Cuba, Political Movements, Nineteenth Century
Cuba, Political Movements, Nineteenth Century
Nineteenth Century Cuba: Political Movements. Cuban political attitudes in the nineteenth century were conditioned by a number of factors, particularly the hardening of Spanish colonial rule after the loss of the South American mainland colonies in 1825 and the development on the island of a prosperous sugar industry (1790–1830) that depended on the importation of an increasing number of African slaves. As a result, during the first half of the century the majority of Cuba's population was black or mulatto. In those days, slaves represented a great asset but also a menace. In 1791 there had been a slave revolt in Haiti that had lain waste the island, wiping out its white planter class. Haiti's specter never ceased to haunt Cuban slave owners.
A land like Cuba, therefore, was not receptive to political extremism. When the sense of national identity matured among Cubans, a process that roughly coincided with the sugar revolution, some small groups, encouraged by events in continental Spanish America, began to consider seriously the prospect of independence. But the planter class and the leading intellectuals refused to support the movement. Although they, too, were disgruntled with the existing order, they favored evolution over revolution; and whenever they became too impatient with Spanish despotism, they sought to preserve their wealth by making Cuba one of the slave states of the United States. These two attitudes gave rise to the two major political movements of the first two-thirds of the century: reformism and annexationism.
Generally speaking, reformists opposed abolition of slavery, proposing instead that the slave trade be suppressed and white colonization promoted. Some, like José Antonio Saco, dreaded Cuba's absorption by the United States, and others at times could live with it, but all of them dreamed about "building a fatherland," as José de la Luz y Caballero put it, and believed that Cuba was sufficiently rich and powerful to force Spain to make concessions.
Annexationism was basically supported by slave owners who feared that England would compel Spain to free the slaves in Cuba, although there were some who joined the movement for other reasons. Its influence pervaded the Cuban political milieu, either overtly or implicitly, until the eve of independence, but it reached its peak with the two futile attempts made in 1850 and 1851 by a former officer of the Spanish army, Narciso López, to carry the "annexationist revolution" into Cuba. In both cases López had U.S. backing.
Annexationism was little more than a dream after the U.S. Civil War, and the same fate befell reformism after the failure in April 1867 of the Junta de Información convened by the Madrid government to discuss the reforms that were necessary in Cuba. After this new setback, Cubans, who were then feeling the impact of an international economic crisis, began to think again that armed rebellion was the only way out of their predicament. And so it was that a group of planters and patriots rose up on 10 October 1868, the start of the Ten Years' War. The war was unsuccessful, but its consequences were lasting. It began the process of integration of all the various elements that made up Cuban society and solidified the nationalistic spirit that ultimately ignited the 1895–1898 war of independence. As far as Cuba is concerned, the history of the last third of the nineteenth century is the history of the rise and culmination of independentismo, the third great political movement of the period.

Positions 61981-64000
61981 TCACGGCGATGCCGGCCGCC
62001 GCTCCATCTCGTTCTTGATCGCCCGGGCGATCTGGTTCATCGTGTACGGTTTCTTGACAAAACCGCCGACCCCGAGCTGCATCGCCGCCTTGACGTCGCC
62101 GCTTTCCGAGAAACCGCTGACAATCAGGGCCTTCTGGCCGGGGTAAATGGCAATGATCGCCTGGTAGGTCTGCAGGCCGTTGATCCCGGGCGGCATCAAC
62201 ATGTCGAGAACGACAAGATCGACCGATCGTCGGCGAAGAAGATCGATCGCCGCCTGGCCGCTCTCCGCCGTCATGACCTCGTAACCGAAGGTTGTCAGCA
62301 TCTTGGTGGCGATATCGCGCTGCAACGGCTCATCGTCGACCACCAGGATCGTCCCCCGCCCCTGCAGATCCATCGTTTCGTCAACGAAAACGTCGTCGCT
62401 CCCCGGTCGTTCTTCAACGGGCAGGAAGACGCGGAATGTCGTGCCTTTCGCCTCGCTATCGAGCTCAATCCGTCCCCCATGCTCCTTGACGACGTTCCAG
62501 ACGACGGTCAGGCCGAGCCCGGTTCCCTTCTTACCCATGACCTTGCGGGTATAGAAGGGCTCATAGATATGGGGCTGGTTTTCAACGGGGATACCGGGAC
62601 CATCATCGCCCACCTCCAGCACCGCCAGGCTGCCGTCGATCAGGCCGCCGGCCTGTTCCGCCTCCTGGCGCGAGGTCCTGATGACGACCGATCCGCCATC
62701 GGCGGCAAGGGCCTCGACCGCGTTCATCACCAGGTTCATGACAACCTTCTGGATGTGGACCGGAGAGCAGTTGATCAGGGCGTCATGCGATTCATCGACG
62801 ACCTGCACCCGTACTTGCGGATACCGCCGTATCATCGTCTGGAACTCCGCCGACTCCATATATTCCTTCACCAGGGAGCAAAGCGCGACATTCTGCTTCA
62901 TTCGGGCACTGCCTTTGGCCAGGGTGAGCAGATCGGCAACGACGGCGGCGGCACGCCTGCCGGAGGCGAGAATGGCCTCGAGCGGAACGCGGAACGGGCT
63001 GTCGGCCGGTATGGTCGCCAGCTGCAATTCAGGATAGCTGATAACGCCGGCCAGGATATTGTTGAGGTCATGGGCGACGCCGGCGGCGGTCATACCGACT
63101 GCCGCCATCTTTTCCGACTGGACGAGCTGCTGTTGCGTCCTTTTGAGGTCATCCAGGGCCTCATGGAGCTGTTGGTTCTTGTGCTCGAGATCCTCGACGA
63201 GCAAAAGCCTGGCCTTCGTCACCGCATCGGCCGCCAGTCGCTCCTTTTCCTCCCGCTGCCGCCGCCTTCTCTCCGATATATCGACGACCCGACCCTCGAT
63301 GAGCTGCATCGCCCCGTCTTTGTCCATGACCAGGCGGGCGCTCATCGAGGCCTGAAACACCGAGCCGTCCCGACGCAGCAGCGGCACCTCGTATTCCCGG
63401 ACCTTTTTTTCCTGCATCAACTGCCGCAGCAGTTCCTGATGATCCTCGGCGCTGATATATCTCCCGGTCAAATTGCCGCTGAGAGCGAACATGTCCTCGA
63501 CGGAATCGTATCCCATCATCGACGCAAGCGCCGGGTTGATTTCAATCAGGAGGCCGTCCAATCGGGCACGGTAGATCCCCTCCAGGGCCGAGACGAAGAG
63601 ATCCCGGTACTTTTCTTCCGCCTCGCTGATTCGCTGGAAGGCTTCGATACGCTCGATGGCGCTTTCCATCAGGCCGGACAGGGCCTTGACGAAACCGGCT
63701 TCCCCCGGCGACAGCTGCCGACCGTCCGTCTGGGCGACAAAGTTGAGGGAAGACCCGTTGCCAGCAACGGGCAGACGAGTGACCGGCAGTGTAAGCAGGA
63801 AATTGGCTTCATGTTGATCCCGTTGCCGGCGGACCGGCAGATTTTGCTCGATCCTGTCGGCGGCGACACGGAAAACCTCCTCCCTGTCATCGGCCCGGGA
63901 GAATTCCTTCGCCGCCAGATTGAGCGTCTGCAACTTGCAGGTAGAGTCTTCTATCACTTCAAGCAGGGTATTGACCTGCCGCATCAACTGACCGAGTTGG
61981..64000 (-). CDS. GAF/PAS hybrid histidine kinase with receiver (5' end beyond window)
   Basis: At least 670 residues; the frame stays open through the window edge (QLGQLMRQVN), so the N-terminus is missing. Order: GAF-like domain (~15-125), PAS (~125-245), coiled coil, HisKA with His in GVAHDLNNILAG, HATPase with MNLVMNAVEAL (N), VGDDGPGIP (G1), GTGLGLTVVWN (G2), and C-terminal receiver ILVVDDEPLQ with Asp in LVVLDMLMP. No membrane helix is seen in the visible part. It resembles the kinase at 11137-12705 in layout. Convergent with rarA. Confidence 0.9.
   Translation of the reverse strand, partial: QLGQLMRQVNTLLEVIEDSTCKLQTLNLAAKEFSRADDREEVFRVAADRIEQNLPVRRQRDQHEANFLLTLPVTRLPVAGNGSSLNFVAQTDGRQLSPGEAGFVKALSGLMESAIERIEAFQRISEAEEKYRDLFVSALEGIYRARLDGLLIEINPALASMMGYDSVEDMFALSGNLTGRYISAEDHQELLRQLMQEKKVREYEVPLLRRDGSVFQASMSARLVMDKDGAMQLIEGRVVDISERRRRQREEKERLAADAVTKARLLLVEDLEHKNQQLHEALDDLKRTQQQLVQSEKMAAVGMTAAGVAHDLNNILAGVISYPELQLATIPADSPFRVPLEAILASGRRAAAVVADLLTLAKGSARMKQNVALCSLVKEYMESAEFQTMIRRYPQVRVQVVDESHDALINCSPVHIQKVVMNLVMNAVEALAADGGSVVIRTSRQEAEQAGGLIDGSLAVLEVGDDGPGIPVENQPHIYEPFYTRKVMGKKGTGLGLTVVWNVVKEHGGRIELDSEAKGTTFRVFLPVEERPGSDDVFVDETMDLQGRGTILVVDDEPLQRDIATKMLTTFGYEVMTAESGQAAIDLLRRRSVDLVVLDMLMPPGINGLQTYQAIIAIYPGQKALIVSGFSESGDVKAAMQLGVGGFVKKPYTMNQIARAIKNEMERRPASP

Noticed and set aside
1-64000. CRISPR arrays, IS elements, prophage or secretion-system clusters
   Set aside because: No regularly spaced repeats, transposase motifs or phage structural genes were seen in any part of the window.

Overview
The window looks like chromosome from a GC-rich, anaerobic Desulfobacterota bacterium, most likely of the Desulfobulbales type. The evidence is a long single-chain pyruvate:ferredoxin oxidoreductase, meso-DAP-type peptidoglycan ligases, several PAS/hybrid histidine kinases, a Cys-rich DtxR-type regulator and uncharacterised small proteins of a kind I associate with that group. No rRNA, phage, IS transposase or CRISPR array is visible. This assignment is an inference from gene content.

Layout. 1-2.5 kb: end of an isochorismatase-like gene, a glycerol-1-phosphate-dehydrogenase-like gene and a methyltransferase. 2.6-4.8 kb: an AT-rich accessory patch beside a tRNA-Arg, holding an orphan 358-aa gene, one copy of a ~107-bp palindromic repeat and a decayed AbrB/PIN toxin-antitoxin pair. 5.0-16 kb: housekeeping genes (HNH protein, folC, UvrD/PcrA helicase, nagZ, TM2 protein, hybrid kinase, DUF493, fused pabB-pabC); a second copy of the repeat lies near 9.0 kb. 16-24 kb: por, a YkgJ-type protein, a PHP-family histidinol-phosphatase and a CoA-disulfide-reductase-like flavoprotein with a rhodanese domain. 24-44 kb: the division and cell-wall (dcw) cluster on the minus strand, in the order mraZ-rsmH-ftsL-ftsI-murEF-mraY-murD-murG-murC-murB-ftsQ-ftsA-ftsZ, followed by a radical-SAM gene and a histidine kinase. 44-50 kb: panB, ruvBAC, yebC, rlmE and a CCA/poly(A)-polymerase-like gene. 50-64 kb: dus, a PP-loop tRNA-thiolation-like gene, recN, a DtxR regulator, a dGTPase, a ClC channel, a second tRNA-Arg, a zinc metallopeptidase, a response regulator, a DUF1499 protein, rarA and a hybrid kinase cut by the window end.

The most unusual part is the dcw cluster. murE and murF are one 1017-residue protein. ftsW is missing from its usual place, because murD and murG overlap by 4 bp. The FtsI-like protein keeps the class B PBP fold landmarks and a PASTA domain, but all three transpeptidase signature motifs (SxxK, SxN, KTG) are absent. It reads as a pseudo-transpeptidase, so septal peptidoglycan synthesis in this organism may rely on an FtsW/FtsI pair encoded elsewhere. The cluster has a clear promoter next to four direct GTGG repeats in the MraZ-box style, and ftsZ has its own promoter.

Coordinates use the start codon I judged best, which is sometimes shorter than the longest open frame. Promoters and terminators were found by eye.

For a discussion of the subject in English, see Hugh Thomas, Cuba: The Pursuit of Freedom (1971). Further details are found in José Ignacio Rodríguez, Estudio histórico sobre el origen, desenvolvimiento y manifestaciones prá cticas de la idea de la anexión de la isla de Cuba (1900); Francisco Figueras, Cuba y su evolución colonial (1959); Ramiro Guerra, Guerra de los diez años, 1868–1878, 2 vols. (1972); Sergio Aguirre, "Seis actitudes de la burguesía cubana en el siglo XIX," in his Eco de caminos (1974); Ramiro Guerra, Manual de historia de Cuba (1975); and Pedro Roig, La guerra de Martí (1984).
Balboa Navarro, Imilcy. La protesta rural en Cuba: Resistencia cotidiana, bandolerismo y revolución 1878–1902. Madrid, Spain: Consejo Superior de Investigaciones Científicas, 2003.
Childs, Matt D. The 1812 Aponte Rebellion in Cuba and the Struggle against Atlantic Slavery. Chapel Hill: University of North Carolina Press, 2006.
Ferrer, Ada. Insurgent Cuba: Race, Nation, and Revolution, 1868–1898. Chapel Hill: University of North Carolina Press, 1999.
JosÉ M. HernÁndez